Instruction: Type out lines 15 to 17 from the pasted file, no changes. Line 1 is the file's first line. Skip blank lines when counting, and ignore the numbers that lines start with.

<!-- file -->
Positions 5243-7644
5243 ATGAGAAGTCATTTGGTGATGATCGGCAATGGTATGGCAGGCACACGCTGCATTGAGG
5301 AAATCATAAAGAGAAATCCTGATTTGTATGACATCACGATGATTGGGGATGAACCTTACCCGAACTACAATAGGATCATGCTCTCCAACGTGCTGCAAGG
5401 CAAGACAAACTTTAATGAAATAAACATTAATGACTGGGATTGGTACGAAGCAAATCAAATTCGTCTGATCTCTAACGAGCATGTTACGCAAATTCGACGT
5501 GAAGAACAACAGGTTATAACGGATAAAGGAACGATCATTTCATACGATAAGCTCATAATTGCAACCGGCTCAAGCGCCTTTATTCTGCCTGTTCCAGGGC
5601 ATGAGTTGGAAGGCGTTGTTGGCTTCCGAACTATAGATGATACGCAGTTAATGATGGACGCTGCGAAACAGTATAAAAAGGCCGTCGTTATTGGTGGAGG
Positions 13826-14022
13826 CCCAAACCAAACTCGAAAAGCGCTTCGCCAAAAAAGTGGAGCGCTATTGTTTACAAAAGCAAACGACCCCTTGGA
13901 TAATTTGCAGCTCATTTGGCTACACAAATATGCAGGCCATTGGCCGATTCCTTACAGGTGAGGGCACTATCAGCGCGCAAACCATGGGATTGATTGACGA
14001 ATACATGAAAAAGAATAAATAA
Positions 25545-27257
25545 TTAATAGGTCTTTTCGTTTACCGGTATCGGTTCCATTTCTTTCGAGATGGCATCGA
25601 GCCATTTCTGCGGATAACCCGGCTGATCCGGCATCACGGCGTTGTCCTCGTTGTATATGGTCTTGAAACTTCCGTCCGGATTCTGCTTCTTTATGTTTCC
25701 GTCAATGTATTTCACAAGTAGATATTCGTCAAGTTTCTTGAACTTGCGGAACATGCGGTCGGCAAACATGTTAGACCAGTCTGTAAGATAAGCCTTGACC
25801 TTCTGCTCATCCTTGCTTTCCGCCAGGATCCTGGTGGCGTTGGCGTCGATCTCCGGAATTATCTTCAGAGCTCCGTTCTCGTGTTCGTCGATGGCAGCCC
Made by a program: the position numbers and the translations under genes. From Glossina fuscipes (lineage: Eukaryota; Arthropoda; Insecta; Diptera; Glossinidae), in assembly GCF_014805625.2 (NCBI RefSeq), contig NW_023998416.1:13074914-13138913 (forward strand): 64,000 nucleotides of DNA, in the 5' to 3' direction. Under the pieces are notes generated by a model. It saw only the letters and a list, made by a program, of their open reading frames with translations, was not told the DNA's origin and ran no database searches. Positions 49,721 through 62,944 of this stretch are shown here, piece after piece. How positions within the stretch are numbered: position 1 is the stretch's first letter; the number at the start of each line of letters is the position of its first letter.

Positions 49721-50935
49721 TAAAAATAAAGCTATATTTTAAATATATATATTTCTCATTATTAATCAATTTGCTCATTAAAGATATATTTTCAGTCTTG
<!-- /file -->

25801 TTCTGCTCATCCTTGCTTTCCGCCAGGATCCTGGTGGCGTTGGCGTCGATCTCCGGAATTATCTTCAGAGCTCCGTTCTCGTGTTCGTCGATGGCAGCCC
Made by a program: the position numbers and the translations under genes. From Glossina fuscipes (lineage: Eukaryota; Arthropoda; Insecta; Diptera; Glossinidae), in assembly GCF_014805625.2 (NCBI RefSeq), contig NW_023998416.1:13074914-13138913 (forward strand): 64,000 nucleotides of DNA, in the 5' to 3' direction. Under the pieces are notes generated by a model. It saw only the letters and a list, made by a program, of their open reading frames with translations, was not told the DNA's origin and ran no database searches. Positions 49,721 through 62,944 of this stretch are shown here, piece after piece. How positions within the stretch are numbered: position 1 is the stretch's first letter; the number at the start of each line of letters is the position of its first letter.

Positions 49721-50935